Spot Monitoring logo-01
Spot, Record, Report

Look What They’re Doing!

ICDC’s Code monitoring is sustained by volunteers from around the world. Their contributions and whistle-blowing efforts enable us to keep up with latest company strategies and marketing trends.


We provide below selected examples of recent Code violations (yet unpublished anywhere else). The benchmarks are the minimum standards set by the International Code of Marketing of Breastmilk Substitutes and subsequent World Health Assembly Resolutions.

Latest violations from around the world starting
September 2017

We thank our supporters for sending evidence of violations to IBFAN-ICDC but to keep our reporting manageable, only selected violations will be written up and posted on our website for public viewing. Violations that are not posted on our website will be registered and recorded in our database to help us keep track of company behaviour and marketing trends.

IBFAN-ICDC has published its last global Code monitoring report BTR 2017 in September 2017
(with violations from 2014 – 2017). A new cycle of monitoring has started.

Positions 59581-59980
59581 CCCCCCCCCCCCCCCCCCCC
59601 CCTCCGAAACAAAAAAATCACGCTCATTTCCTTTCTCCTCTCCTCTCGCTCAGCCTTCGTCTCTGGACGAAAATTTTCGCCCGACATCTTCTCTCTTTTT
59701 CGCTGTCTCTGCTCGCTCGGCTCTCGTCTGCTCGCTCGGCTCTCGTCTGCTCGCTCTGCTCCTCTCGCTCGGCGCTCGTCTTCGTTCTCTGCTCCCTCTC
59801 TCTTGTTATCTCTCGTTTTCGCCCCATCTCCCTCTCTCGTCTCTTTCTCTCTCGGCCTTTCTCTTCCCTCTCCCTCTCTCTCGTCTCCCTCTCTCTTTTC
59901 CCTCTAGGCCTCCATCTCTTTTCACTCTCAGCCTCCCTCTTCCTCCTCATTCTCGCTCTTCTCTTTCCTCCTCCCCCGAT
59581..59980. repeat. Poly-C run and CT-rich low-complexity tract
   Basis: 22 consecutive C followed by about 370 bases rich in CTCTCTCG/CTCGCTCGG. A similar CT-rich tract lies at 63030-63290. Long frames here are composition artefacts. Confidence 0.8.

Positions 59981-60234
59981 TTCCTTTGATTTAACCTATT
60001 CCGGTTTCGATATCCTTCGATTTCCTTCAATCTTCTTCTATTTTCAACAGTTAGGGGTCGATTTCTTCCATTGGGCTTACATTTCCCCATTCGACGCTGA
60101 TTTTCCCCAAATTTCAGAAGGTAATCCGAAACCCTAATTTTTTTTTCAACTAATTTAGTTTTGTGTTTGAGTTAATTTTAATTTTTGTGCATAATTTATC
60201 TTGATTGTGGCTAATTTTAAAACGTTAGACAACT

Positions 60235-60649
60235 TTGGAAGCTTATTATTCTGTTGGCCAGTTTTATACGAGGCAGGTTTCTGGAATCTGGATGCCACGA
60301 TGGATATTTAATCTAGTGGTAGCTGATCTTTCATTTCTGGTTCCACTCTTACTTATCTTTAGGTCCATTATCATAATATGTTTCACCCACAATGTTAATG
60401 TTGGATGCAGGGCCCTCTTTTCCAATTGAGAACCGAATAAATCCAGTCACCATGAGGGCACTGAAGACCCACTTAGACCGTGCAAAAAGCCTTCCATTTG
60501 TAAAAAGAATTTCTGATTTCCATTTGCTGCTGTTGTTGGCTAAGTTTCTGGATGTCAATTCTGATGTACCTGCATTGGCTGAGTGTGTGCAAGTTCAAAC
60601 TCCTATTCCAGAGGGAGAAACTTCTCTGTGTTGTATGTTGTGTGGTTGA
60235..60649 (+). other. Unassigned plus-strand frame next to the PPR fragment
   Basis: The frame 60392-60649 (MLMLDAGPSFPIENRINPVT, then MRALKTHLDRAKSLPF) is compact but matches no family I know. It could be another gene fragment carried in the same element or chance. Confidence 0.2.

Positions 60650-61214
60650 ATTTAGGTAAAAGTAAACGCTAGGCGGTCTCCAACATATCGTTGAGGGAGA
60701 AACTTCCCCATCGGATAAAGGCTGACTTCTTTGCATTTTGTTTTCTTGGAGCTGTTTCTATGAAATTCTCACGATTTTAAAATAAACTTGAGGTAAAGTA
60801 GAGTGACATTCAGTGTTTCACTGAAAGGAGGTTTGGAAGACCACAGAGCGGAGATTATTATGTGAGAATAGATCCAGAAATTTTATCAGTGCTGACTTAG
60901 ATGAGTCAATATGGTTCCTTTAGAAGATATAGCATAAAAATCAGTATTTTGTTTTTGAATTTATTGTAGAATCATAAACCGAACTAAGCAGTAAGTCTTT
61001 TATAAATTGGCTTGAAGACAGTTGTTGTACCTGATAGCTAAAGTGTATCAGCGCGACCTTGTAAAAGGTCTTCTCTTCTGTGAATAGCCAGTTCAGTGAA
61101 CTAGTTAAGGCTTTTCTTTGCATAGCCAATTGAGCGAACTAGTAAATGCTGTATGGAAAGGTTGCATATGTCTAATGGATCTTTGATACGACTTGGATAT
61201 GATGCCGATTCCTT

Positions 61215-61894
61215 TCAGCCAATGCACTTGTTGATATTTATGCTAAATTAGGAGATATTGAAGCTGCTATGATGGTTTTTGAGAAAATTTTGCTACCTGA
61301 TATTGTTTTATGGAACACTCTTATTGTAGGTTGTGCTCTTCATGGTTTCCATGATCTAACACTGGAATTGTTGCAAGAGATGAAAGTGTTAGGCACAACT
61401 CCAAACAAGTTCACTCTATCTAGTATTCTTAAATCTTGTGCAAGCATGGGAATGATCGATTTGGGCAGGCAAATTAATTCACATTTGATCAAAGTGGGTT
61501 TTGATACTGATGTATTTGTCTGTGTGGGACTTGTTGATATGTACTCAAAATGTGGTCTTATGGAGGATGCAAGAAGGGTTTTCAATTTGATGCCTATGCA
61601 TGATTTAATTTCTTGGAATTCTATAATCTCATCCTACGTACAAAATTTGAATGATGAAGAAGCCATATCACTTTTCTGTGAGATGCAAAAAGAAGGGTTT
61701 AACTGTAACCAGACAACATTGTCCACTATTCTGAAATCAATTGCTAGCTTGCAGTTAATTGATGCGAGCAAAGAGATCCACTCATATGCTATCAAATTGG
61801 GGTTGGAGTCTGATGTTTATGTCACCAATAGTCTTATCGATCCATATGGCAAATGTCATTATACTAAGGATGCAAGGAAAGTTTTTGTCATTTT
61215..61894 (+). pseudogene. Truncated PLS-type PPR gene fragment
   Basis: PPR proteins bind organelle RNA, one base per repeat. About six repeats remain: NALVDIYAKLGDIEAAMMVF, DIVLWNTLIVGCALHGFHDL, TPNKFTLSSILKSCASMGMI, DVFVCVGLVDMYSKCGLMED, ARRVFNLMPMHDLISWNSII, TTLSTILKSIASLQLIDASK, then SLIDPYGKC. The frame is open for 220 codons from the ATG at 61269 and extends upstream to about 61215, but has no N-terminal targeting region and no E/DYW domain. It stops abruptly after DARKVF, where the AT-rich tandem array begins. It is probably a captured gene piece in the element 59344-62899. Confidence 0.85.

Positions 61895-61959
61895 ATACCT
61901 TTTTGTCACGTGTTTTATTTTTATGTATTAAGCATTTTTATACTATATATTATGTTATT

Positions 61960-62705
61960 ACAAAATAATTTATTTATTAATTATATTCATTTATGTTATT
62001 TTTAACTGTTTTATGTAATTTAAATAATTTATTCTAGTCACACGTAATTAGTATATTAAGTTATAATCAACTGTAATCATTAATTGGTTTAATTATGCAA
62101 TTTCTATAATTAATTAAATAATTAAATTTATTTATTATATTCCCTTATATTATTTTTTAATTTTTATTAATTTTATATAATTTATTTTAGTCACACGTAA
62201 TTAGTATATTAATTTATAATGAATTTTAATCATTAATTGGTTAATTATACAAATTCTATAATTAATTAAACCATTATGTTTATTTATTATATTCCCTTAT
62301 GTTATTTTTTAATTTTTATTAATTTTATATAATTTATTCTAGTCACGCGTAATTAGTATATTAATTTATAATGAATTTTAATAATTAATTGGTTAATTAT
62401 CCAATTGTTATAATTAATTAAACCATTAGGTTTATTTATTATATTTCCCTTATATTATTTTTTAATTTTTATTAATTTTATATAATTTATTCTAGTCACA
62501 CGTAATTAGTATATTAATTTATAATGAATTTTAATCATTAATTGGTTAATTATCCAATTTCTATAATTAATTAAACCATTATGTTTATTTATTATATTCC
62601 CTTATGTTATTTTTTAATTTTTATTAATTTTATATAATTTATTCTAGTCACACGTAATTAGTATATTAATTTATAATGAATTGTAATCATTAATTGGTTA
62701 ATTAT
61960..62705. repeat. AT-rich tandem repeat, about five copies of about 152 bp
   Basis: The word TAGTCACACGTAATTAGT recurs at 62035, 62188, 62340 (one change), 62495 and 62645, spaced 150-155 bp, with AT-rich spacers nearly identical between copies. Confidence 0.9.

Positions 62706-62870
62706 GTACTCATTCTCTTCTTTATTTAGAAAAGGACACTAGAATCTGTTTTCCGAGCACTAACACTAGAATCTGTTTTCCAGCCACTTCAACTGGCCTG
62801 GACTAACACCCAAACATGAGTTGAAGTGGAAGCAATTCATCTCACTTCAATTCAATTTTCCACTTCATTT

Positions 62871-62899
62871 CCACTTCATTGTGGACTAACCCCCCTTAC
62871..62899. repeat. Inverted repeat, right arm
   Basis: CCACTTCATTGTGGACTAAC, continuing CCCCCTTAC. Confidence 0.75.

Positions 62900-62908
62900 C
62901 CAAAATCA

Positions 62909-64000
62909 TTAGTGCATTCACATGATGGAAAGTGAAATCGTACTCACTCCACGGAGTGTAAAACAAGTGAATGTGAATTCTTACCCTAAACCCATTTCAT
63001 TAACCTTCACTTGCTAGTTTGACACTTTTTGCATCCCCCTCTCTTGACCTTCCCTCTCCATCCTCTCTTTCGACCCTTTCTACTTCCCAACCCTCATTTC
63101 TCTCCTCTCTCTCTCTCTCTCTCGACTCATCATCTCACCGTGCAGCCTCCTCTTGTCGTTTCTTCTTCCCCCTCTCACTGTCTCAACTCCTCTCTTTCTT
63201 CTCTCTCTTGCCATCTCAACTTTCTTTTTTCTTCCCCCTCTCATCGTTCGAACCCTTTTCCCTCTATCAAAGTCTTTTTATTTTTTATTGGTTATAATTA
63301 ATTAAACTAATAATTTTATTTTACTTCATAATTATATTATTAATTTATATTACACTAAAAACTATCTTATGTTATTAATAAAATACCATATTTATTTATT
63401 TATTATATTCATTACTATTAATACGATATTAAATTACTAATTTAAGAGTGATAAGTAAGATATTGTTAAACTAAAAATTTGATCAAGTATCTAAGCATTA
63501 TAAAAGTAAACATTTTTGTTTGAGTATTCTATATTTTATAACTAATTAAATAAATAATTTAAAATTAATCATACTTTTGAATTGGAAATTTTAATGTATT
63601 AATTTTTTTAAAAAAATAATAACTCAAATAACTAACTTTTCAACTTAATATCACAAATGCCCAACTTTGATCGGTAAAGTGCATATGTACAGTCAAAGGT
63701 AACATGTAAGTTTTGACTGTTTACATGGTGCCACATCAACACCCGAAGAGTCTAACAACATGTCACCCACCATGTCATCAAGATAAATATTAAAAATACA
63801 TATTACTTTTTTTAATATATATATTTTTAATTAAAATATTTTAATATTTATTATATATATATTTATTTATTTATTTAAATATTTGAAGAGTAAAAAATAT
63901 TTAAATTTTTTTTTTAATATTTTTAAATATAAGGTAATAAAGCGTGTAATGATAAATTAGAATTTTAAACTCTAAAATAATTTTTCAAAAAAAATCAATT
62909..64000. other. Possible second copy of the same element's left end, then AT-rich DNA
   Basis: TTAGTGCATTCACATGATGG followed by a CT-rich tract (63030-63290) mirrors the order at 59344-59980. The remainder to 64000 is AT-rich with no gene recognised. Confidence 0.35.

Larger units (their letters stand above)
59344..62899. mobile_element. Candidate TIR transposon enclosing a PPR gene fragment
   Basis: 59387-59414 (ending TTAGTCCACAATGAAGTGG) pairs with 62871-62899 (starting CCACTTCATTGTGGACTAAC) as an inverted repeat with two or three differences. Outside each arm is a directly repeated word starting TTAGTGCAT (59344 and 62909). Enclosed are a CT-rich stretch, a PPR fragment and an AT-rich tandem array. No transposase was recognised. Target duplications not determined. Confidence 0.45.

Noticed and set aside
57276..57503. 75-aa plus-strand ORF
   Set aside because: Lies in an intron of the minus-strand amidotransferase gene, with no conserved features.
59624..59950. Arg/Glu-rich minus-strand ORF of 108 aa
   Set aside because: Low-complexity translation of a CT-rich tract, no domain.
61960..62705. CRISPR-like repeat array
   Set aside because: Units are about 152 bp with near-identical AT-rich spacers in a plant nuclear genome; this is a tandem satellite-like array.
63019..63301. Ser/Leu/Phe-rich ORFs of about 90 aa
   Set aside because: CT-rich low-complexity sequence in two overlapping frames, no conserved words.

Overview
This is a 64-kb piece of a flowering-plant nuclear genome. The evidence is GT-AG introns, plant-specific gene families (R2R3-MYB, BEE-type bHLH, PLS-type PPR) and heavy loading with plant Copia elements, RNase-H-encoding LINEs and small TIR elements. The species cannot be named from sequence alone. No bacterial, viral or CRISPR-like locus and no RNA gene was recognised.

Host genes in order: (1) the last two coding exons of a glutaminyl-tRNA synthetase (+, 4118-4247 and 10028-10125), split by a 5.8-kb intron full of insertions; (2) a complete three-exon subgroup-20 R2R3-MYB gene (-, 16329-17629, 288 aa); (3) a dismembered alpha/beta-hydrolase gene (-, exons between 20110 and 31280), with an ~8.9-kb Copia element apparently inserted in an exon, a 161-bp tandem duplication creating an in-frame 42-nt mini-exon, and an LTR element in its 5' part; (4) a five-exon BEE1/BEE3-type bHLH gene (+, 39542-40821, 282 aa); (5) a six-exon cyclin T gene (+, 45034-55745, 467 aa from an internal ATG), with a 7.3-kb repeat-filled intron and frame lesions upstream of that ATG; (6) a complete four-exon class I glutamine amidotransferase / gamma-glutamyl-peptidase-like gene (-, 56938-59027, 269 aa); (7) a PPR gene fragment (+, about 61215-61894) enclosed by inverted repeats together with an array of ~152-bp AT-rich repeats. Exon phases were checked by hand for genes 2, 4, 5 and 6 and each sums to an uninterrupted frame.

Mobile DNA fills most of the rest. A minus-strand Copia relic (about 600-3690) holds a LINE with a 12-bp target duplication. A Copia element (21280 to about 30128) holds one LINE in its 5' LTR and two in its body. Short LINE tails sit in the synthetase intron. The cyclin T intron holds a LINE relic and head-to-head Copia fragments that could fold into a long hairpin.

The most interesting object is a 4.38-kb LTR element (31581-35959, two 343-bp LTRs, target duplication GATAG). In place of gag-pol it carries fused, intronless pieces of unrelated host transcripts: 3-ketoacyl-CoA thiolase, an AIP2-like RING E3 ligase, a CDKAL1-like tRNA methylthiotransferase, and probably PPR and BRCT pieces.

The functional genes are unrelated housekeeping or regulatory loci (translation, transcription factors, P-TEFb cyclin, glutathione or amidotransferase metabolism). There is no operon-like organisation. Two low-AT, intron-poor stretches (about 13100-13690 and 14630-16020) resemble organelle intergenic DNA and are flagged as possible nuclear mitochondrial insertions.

Everyone can monitor.  And monitoring can be done anytime anywhere.  Help us to call companies to account by submitting pictures of Code violations or practices which, in your view, undermine breastfeeding in your community.

We have a Quick & Easy Form you can use to convey the relevant information.
Protect breastfeeding!


In May 2016, WHO published a report1 recommending that countries should broaden the range of designated products under the scope of their legislation to include all milk products intended and marketed as suitable for feeding young children up to the age of 36 months.





In May 2016, the World Health Assembly in resolution WHA 69.9 [2016] welcomed the Guidance on ending the inappropriate promotion of foods for infants and young children. The Guidance applies to all commercially produced foods that are marketed as being suitable for infants and young children from the age of 6 months to 36 months – products that are commonly defined as complementary foods in national laws and policies.



She Made a Difference


Bindi Borg, a development practitioner who is currently conducting research in infant and young child feeding, has a lot of balls in the air. While working on her research in Cambodia, Bindi, who is a PhD candidate at the University of Sydney, a trained breastfeeding counsellor and a mother of two, combined her many roles to become Code monitor extraordinaire.